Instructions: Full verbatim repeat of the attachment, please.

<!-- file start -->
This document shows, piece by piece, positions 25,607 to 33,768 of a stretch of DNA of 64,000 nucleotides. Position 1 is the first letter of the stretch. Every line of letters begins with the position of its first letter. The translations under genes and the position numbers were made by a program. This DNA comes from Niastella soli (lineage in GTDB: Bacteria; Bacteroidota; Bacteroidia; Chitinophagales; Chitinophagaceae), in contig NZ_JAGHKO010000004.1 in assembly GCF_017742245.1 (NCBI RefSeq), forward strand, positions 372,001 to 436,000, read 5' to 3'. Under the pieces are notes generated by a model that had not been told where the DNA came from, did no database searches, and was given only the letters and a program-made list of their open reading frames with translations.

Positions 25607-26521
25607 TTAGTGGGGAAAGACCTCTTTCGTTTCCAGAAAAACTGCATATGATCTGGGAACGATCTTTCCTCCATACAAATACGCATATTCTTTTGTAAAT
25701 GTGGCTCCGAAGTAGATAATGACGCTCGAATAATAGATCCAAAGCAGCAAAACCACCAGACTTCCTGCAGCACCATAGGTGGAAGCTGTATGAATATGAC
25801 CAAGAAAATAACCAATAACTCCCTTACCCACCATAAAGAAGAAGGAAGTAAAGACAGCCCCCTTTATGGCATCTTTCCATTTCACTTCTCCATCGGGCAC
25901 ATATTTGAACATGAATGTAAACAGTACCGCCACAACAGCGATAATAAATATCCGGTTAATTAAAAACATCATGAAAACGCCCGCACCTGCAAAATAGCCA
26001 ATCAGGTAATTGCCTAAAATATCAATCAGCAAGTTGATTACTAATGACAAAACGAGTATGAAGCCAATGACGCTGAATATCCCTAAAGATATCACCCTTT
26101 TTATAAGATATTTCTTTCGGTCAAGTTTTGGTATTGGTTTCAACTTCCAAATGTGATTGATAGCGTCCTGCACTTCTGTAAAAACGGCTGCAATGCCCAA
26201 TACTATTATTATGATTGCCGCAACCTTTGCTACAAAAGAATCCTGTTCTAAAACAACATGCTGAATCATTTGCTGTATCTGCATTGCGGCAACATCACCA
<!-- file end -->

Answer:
This document shows, piece by piece, positions 25,607 to 33,768 of a stretch of DNA of 64,000 nucleotides. Position 1 is the first letter of the stretch. Every line of letters begins with the position of its first letter. The translations under genes and the position numbers were made by a program. This DNA comes from Niastella soli (lineage in GTDB: Bacteria; Bacteroidota; Bacteroidia; Chitinophagales; Chitinophagaceae), in contig NZ_JAGHKO010000004.1 in assembly GCF_017742245.1 (NCBI RefSeq), forward strand, positions 372,001 to 436,000, read 5' to 3'. Under the pieces are notes generated by a model that had not been told where the DNA came from, did no database searches, and was given only the letters and a program-made list of their open reading frames with translations.

Positions 25607-26521
25607 TTAGTGGGGAAAGACCTCTTTCGTTTCCAGAAAAACTGCATATGATCTGGGAACGATCTTTCCTCCATACAAATACGCATATTCTTTTGTAAAT
25701 GTGGCTCCGAAGTAGATAATGACGCTCGAATAATAGATCCAAAGCAGCAAAACCACCAGACTTCCTGCAGCACCATAGGTGGAAGCTGTATGAATATGAC
25801 CAAGAAAATAACCAATAACTCCCTTACCCACCATAAAGAAGAAGGAAGTAAAGACAGCCCCCTTTATGGCATCTTTCCATTTCACTTCTCCATCGGGCAC
25901 ATATTTGAACATGAATGTAAACAGTACCGCCACAACAGCGATAATAAATATCCGGTTAATTAAAAACATCATGAAAACGCCCGCACCTGCAAAATAGCCA
26001 ATCAGGTAATTGCCTAAAATATCAATCAGCAAGTTGATTACTAATGACAAAACGAGTATGAAGCCAATGACGCTGAATATCCCTAAAGATATCACCCTTT
26101 TTATAAGATATTTCTTTCGGTCAAGTTTTGGTATTGGTTTCAACTTCCAAATGTGATTGATAGCGTCCTGCACTTCTGTAAAAACGGCTGCAATGCCCAA
26201 TACTATTATTATGATTGCCGCAACCTTTGCTACAAAAGAATCCTGTTCTAAAACAACATGCTGAATCATTTGCTGTATCTGCATTGCGGCAACATCACCA